Oliveira HAV, Jones A, Moreira E, Jennings F, Natour J
The Journal of Rheumatology 2015 May;42(5):870-878
8/10 [Eligibility criteria: Yes; Random allocation: Yes; Concealed allocation: Yes; Baseline comparability: Yes; Blind subjects: No; Blind therapists: No; Blind assessors: Yes; Adequate follow-up: Yes; Intention-to-treat analysis: Yes; Between-group comparisons: Yes; Point estimates and variability: Yes. Note: Eligibility criteria item does not contribute to total score] *This score has been confirmed*
OBJECTIVE: To assess the effectiveness of total contact insoles (TCI) in patients with plantar fasciitis (PF).
METHODS: A double-blind randomized controlled trial was carried out with intention-to-treat analysis. Seventy-four patients were randomly allocated to use a TCI made of ethylene vinyl acetate (study group, n = 37) or a flat insole (control group, n = 37). The following assessment tools were used: visual analog scale for pain while walking and at rest, Medical Outcomes Study Short Form-36 (SF-36) for quality of life, Foot Function Index and Foot Health Status Questionnaire for foot function, 6-min walk test (6MWT), and baropodometer FootWalk Pro for plantar pressure analysis. The groups were evaluated by a blinded assessor at baseline and after 45, 90, and 180 days.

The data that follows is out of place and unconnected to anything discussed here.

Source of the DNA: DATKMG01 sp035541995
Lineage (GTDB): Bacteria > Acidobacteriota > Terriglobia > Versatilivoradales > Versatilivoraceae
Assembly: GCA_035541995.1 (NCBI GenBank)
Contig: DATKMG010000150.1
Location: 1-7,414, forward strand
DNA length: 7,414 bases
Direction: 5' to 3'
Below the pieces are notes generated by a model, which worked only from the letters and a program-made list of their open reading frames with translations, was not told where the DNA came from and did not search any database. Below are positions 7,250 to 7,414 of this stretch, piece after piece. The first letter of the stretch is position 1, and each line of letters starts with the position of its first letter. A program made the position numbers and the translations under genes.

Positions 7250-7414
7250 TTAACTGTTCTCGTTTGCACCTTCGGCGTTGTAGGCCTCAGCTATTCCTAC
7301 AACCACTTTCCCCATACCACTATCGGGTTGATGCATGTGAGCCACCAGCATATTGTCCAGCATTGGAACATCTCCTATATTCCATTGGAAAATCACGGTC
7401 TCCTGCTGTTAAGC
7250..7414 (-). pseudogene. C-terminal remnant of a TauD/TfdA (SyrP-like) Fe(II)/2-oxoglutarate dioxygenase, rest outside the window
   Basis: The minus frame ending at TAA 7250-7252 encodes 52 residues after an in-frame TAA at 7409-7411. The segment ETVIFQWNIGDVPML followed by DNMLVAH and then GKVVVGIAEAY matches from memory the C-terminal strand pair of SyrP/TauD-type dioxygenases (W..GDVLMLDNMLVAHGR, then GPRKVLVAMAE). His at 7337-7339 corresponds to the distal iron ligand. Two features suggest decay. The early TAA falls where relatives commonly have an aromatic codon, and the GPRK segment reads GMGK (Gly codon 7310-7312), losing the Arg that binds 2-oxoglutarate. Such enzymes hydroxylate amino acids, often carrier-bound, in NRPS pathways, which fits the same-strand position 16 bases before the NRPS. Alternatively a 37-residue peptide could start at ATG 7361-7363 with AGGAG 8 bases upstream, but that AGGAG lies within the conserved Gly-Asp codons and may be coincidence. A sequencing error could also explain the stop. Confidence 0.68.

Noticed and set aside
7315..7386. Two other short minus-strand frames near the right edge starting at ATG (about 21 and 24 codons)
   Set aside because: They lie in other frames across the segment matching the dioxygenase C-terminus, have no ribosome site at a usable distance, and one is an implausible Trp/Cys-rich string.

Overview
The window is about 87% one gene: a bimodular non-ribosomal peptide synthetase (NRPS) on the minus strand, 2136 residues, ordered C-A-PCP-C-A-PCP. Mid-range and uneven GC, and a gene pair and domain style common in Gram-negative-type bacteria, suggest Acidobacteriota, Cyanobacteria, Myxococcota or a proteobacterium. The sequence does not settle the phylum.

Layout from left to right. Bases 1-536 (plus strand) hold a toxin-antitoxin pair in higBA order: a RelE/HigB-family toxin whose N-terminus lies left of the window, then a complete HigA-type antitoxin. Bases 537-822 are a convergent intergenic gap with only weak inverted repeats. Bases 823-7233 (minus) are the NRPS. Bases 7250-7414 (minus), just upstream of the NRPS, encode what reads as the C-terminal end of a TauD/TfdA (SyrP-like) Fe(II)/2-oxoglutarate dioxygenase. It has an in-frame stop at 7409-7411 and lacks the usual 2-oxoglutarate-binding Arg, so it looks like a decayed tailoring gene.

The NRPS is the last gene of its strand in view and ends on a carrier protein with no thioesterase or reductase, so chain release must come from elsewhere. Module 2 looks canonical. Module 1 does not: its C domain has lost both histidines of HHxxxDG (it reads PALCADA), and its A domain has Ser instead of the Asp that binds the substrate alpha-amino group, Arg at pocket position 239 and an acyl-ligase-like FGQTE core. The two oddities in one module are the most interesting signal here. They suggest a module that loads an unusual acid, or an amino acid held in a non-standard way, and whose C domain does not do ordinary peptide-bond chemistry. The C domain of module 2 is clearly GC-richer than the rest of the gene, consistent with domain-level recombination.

RESULTS: The groups were homogeneous for the majority of variables at baseline. The over-time comparisons show a statistical difference between the groups for pain while walking (p = 0.008) and the 6MWT (p = 0.010). Both groups showed significant improvements in pain at rest, foot function, and some quality of life variables (physical functioning, bodily pain, vitality, and social functioning), with no significant statistical differences between them. The baropodometer recorded no changes from the use of the insoles.
CONCLUSION: A TCI can be used to reduce pain while walking and to increase walking distance in individuals with PF.